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Going green

This old sofa is owned by a lovely Brighton artist who paints fabulous watercolours. It once belonged to her mum and she wanted to make it comfortable again and give it a new lease of life.

The sofa had originally been upholstered using traditional methods and materials so I used the same approach to keep it true to its original form. Here’s what was underneath the fabric.

Once stripped back to the frame, I began rebuilding the upholstery, starting with new stitched and stuffed arms.

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Then a new sprung back:

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Some fabric…

And a new sprung, stitched and stuffed seat…

Some more fabric, plus hand sewn arm facings…

Some cushions and all done. I love the brilliant green!

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From the Outer Hebrides to East Sussex…

A while ago, some friends of friends asked me to reupholster their two seater sofa. They had bought it when they were first married about 20 years ago and it fitted perfectly in the front room of their cottage. It has been well loved over the years but needed some work.

Now, I don’t tend to upholster modern sofas, but this one had a bit of story. The family were off on their holidays to the Scottish Isles and wanted to buy the fabric while on the Isle of Harris – the home of Harris Tweed. They have family connections with that part of the world and liked the idea of buying it straight from source!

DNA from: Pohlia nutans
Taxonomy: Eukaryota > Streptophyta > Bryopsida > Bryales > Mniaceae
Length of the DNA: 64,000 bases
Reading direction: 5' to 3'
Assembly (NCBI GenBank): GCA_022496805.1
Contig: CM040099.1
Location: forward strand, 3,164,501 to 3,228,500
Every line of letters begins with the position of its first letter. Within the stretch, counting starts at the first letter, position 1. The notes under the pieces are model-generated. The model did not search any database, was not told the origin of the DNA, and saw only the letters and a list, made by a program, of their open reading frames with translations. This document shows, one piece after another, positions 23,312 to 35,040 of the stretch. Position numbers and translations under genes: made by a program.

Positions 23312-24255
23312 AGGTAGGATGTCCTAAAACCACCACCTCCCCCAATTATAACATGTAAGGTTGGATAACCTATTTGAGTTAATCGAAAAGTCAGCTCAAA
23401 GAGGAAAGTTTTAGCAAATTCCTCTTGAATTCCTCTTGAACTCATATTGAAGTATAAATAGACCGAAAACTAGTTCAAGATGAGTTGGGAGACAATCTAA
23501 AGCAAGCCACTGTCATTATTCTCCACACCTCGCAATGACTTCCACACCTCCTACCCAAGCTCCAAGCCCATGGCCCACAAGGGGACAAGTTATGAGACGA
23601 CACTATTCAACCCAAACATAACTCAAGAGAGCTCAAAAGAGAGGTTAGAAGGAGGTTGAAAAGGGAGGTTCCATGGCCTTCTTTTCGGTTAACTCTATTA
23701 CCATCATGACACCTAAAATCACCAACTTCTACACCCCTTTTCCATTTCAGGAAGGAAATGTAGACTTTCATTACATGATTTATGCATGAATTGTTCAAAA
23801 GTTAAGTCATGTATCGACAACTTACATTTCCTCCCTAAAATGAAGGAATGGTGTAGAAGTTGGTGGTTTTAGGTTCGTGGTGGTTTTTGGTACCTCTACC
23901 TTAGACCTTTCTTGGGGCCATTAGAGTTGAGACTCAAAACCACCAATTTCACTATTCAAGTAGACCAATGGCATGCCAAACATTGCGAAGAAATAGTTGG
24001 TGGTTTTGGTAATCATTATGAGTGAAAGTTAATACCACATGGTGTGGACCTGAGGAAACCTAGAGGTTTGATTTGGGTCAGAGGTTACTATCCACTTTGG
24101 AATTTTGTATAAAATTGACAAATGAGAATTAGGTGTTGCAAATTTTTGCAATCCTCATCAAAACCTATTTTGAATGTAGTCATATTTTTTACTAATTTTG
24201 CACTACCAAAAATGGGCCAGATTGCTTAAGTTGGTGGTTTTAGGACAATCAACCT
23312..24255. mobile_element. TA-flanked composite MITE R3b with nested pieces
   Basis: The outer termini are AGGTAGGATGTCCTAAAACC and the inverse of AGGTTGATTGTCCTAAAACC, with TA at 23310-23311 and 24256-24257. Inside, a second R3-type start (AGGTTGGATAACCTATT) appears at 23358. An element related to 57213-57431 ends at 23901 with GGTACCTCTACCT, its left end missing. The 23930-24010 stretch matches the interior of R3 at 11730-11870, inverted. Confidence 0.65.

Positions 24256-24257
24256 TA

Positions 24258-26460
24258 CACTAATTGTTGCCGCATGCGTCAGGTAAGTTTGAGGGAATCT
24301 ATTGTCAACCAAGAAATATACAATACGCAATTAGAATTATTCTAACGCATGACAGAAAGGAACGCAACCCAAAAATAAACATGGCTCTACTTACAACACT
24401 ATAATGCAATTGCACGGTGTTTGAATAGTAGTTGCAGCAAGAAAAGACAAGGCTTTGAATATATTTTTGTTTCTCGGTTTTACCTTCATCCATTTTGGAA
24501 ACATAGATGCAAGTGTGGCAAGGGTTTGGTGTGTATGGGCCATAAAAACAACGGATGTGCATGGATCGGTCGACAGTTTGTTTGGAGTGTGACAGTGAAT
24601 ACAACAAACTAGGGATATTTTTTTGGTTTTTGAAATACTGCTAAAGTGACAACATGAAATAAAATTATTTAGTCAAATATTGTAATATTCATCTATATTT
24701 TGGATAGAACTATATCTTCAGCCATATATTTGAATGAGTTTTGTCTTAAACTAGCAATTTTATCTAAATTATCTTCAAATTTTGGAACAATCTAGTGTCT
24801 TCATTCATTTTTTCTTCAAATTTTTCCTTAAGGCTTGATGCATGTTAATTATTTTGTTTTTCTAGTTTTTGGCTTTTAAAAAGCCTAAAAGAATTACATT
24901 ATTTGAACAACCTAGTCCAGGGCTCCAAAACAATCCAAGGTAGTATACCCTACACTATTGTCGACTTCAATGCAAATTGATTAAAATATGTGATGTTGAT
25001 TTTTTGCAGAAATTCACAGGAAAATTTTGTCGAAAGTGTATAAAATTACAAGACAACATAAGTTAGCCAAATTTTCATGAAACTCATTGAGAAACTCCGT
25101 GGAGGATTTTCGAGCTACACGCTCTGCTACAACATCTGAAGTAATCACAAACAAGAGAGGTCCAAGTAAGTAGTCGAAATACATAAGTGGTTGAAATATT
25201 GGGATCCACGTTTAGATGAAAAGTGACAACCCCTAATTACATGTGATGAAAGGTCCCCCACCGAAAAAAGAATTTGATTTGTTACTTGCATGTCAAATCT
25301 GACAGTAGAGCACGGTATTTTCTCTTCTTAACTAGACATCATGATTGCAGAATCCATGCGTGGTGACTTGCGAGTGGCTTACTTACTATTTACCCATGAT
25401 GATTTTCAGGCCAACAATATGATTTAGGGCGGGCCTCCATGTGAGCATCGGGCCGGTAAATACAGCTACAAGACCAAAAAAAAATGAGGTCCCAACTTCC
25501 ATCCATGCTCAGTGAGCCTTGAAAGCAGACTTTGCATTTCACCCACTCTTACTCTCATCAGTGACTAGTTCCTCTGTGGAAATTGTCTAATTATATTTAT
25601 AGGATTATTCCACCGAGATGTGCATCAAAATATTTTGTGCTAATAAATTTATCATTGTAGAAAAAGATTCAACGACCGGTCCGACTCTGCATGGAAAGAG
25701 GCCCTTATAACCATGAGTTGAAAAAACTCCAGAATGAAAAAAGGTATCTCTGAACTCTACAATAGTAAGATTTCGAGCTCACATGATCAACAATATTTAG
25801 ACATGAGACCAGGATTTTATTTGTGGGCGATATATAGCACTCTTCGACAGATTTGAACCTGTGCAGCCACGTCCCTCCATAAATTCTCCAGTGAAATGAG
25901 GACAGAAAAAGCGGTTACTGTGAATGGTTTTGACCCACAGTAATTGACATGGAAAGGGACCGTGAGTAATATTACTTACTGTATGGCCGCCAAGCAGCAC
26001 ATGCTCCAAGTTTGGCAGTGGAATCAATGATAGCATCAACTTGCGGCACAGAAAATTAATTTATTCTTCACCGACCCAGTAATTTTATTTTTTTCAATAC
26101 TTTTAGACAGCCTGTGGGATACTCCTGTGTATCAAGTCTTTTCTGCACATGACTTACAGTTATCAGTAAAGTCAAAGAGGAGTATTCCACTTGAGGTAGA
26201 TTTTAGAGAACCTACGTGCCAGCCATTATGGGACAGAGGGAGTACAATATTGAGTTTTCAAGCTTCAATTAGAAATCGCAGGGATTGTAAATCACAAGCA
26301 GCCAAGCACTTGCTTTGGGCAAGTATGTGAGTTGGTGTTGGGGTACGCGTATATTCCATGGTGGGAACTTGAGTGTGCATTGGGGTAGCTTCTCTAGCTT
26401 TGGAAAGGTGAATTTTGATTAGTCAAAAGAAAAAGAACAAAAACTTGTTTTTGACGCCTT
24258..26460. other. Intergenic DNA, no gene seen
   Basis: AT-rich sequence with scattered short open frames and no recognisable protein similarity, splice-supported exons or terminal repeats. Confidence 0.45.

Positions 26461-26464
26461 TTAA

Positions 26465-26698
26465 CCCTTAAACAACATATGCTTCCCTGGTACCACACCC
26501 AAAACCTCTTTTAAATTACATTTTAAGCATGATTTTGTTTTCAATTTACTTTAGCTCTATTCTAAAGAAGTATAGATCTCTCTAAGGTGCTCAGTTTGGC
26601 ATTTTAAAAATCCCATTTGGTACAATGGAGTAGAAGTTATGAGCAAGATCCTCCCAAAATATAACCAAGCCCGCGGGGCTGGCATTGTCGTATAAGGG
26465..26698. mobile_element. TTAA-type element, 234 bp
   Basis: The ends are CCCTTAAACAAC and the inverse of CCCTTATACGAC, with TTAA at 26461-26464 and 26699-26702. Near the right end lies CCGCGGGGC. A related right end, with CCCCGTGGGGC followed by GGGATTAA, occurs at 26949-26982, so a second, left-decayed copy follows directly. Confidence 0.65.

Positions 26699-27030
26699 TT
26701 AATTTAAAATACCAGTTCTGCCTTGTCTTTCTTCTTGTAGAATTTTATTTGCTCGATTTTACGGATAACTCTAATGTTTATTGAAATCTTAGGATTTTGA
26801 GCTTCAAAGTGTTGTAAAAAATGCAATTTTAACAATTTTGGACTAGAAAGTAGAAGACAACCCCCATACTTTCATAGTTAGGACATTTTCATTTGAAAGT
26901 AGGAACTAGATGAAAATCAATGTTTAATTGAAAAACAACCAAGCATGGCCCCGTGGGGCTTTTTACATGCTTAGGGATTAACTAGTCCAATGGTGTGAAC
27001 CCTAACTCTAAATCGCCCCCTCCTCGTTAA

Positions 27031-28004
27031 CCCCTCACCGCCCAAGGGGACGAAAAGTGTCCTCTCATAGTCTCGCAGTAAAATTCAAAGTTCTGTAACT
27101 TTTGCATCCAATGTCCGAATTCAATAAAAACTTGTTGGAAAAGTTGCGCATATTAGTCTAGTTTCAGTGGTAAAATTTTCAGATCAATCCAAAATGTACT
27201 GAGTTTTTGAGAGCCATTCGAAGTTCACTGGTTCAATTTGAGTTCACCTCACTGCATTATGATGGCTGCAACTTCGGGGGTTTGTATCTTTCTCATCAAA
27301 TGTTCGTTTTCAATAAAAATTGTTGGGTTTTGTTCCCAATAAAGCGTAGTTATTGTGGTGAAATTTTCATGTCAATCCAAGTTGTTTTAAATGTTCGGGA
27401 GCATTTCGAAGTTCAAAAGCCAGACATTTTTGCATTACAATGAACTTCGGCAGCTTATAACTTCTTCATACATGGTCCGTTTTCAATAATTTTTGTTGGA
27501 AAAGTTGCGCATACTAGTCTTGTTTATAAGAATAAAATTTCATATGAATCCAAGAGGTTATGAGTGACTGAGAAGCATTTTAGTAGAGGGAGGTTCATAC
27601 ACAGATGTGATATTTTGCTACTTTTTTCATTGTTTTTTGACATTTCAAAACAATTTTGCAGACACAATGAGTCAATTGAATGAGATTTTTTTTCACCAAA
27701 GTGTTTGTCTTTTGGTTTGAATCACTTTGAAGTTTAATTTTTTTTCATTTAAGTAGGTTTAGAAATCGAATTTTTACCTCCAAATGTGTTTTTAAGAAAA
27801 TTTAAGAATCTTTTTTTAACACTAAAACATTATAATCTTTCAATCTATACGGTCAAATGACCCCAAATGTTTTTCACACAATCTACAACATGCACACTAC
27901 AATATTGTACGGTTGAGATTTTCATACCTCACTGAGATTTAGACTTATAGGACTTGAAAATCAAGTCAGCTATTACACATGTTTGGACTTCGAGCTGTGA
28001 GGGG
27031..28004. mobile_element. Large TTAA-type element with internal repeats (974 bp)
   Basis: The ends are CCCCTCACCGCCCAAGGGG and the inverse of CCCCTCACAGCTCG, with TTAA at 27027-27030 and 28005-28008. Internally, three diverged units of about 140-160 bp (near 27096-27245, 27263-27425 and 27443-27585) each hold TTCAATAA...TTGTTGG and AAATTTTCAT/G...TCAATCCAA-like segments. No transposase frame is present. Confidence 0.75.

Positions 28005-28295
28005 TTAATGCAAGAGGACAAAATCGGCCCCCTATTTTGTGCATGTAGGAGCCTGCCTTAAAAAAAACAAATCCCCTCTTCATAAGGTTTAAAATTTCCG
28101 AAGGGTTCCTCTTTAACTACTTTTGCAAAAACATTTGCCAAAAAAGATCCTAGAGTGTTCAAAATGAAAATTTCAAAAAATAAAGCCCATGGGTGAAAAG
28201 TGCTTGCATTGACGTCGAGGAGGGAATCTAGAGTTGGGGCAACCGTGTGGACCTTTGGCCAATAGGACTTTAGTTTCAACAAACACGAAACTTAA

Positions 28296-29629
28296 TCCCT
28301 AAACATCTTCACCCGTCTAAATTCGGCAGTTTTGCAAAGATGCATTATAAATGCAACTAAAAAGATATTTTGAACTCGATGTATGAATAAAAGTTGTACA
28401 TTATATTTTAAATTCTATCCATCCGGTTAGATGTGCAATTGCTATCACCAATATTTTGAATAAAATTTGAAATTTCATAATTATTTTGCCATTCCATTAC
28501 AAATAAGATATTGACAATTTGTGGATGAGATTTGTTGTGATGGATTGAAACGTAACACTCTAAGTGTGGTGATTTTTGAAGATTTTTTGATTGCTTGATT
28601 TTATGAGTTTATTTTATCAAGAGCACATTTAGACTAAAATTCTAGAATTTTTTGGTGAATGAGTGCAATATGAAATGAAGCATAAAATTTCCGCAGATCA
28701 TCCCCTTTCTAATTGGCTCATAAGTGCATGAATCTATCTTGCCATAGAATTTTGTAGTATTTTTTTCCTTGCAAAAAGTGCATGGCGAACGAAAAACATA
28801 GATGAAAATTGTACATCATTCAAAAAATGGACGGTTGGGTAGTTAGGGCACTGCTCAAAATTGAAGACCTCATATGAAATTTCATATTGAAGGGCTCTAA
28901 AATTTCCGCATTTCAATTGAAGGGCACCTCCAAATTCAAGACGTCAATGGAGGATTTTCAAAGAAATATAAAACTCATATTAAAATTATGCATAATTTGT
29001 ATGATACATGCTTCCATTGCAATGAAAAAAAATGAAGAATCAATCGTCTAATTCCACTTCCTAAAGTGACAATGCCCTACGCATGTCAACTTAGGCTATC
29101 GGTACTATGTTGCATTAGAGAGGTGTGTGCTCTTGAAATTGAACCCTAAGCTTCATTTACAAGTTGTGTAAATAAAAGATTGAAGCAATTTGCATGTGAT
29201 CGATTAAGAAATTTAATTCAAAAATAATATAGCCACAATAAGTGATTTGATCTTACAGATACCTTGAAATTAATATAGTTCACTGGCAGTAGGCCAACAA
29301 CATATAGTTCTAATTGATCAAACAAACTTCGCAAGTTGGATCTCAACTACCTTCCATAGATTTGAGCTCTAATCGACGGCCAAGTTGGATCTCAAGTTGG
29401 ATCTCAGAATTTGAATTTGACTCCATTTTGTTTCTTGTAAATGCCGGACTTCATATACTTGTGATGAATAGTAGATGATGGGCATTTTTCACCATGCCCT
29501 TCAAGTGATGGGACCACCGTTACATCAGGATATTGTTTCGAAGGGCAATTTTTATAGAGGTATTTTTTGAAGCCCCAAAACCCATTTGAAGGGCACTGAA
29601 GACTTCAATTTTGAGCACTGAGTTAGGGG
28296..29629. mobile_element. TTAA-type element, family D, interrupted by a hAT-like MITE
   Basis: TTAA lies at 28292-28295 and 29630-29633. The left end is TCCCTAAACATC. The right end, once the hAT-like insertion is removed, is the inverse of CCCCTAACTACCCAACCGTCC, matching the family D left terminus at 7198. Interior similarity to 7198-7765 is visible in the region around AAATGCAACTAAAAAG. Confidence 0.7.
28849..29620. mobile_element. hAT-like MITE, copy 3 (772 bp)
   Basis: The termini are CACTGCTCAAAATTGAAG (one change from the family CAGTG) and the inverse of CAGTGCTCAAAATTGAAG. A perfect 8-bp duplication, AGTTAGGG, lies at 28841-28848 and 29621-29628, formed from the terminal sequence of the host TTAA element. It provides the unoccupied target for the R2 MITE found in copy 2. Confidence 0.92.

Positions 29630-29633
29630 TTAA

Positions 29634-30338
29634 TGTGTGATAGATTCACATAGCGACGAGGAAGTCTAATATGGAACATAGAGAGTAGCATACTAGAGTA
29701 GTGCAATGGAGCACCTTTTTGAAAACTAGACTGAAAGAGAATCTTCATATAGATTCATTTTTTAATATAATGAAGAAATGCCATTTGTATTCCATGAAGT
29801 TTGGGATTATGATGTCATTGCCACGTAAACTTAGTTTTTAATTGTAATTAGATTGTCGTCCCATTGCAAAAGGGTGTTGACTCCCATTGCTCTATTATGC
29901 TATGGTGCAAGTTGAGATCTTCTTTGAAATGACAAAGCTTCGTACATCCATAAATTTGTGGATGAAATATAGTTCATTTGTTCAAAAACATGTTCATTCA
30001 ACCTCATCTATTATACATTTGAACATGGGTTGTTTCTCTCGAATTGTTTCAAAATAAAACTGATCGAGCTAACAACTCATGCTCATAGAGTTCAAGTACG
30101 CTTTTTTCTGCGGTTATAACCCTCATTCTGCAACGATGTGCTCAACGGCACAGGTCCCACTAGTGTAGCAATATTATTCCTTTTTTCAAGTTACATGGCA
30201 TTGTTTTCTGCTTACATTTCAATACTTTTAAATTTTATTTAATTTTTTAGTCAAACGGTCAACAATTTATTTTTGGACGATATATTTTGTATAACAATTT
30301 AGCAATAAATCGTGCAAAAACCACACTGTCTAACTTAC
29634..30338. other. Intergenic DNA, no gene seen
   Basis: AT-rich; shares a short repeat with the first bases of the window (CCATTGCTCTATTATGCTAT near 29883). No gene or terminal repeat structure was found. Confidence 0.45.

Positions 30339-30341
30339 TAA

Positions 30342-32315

Here’s the well loved sofa, a little worn and patched, but a nice shape and with good strong bones underneath.

Sofa progress…

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new foam and webs

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Hard to see from the photos but there were lots of red, blue and yellow lines to line up!


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ready for outside back and arms to go on..


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seat done, just cushions to go…

 

The sofa is now installed safely back in the cottage, its really comfy again and all ready for its second life!

The bolt of fabric that was driven all the way from the Outer Hebrides to East Sussex was stamped with the orb mark of the Harris Tweed Authority. I added a little Harris Tweed label too…. You can find out more about the Isle of Harris and their famous Tweed.

Saving sofas from landfill

It was great to rescue this well loved piece of furniture, particularly as there are literally millions of sofas that end up in landfill. Every year, we throw away approximately 670,000 tonnes of furniture – this equates to 4.2 million discarded two seater sofas!  If you’d like to know how to avoid sending your sofa to landfill, check out seven ways to keep our sofas out of landfill. Only one of the suggestions is re-upholstery – honest!

A curious case of deep buttoning

DSCF3122Deep buttoning is a rather curious thing…. Victorians introduced it in the second half of the eighteenth century to give ‘fresh decorative character to upholstery’ (David James 2008). Actually – they came up with it to torture upholstery students…  Traditional deep buttoning is very difficult!

Now, while it is not particularly popular in the world of contemporary upholstery, deep buttoning is definitely a skill you need to have in your traditional upholstery tool bag – hence my recent choice of chair to work on at college. A few of my fellow students also took on similar buttoning challenges and for a while the workshop was awash with much heavy sighing, a considerable amount of swearing and even some interesting horse-like snorting noises…

 A journey into deep buttoning

I thought you might like to share the journey……

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After many, many hours and a lot of effort – this was the end result… A very comfortable, deep buttoned Victorian slipper chair. 

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For sale!